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Is there such a thing as commitment phobia?

Tagged as: Big Questions, Breaking up, Friends, Health<< Previous question   Next question >>
Question - (28 July 2015) 5 Answers - (Newest, 30 July 2015)
A female United States age 36-40, anonymous writes:

Hi,

I'm just out of a 4 years relationship that really broke my heart. My boyfriend left me saying he was mixed up, and needed to do soul searching.

It has been a week since we are separated and with no contact.

I am just beginning of getting the bigger picture, some clarity about what happened and I was wondering if commitment phobia could be involved. As you see, I'm looking for answers since I am kind of looking for explanations in order to get some closure in this difficult situation.

Here are some characteristics of my ex-boyfriend, would that feel like someone who is reluctant to commitment to you? Thanks for your opinion.

- Very handsome early fourties

- Tall and very athletic

- Always involved in what appears to be complicated love relationships (we were long distance at first (America/Europe), he has been involved with married women in previous relationships)

- His relationships never lasted very long and after he was 27, he never lived with a woman.

- We have been 2 years long distance (seeing each others every 2 months or so) and 2 years living together (he moved to be with me). During the 2 years we lived together, he got back to France a few times for 4 weeks at the time to visit his friends and family (I was not with him because I was working)

- He seems to always find a way to retract from the relationship, doing separate activities, spending a lot of time playing video games, listening to series.

- He is very secretive/private (locking his phone, computer, etc..)

- He has cheated on most of his girlfriends (me included when we were LDR - and he didn't tell me until the end of the relationship)

- He acts in a seductive way with everyone and seeks validation from other women

- He says he lacks self confidence and needs a lot of validation that he is desired

- Something that caught my attention from the start was the fact that he could never look me in the eyes for a long time, he wouldn't want to lock eyes with me for a minute, saying it feels 'strange'! As if I was about to see all he was.. (reluctant to show vulnerability)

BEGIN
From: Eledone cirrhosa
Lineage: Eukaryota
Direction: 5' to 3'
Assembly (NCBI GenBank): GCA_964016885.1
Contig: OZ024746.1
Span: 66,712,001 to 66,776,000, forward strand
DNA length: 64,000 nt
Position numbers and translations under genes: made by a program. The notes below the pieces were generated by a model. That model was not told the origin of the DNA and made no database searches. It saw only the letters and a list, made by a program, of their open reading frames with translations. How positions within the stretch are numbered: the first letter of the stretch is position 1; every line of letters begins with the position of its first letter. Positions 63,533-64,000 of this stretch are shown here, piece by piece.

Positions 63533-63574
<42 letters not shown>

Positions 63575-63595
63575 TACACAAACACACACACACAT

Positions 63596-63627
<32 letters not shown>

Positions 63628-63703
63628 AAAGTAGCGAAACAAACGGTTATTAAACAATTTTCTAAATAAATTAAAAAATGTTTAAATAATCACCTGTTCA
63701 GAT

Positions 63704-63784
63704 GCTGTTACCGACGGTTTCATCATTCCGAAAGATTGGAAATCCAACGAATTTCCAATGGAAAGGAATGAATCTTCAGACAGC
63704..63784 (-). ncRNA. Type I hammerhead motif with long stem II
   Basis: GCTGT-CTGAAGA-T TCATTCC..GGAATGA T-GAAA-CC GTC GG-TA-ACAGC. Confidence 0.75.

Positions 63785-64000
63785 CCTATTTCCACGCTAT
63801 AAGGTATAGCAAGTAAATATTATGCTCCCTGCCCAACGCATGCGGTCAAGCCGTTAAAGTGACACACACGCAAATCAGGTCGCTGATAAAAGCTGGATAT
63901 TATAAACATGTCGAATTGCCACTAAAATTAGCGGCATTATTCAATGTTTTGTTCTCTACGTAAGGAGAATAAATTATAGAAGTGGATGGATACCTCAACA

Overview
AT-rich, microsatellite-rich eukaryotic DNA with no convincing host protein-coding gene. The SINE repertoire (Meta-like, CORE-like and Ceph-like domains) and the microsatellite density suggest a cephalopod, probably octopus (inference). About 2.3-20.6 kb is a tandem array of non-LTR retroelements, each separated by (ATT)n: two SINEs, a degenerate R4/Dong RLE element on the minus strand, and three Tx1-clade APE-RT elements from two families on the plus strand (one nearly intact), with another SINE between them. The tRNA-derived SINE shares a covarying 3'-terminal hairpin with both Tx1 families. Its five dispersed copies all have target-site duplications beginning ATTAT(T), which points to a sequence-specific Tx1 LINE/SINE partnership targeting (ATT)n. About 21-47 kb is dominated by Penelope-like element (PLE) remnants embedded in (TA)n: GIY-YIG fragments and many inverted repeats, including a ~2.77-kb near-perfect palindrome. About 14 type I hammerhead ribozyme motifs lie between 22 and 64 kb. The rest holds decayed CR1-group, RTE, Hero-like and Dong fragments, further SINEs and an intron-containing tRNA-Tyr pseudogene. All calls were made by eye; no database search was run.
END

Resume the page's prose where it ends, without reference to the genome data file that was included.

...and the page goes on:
- When he moved in with me, he initiate a fight, he was very uncomfortable about the situation (anxiety due to commitment?)

- I always felt he had a foot in and a foot out of the relationship door

- He was finding me faults (not feminine enough (ex. wearing more sexy clothing that showed a little cleavage, not pampered enough, etc..)

- I think that our relationship and interactions made me a little more vulnerable in general and affected my self esteem a little. I think that it was his goal (unconsciously or consciously) to diminish my confidence.

- He is always late (even with friends and family).

- His job is not really engaging, in the sense that it is quite flexible and that he has 16 weeks off through the year.

Apart from that he seems to be able to make friends and develop friendships, he really loves that in fact. He is good friend with women that are older than him, he has gay friends and single guys friends, couples, he is open minded.

View related questions: confidence, long distance, moved in, my ex, self esteem, video games

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A female reader, Euphoria30 Germany +, writes (30 July 2015):

Dear OP,

I am not entirely convinced about the commitment-phobia theory, at least not when it comes to you. Because your ex-boyfriend DID commit to you and moved in with you and lived with you for 2 years. That has to count as a long and serious relationship.

You both came from different countries, had different ideas about life, but you seem like you both gave it a really serious try to make it work. I have a lot of respect for that.

I feel like it could be for the best that you're broken up, because you both sound like you were frustrated about each other. You may have wished to have a partner that can look you in the eyes, introduce you to family, maybe move faster towards having a family of your own and be more reliable and trusting/trustworthy at the same time.

He may have wished for a partner that is as much concerned and perfectionist about her looks as he is about his, that is a little more distant and independent.. who knows.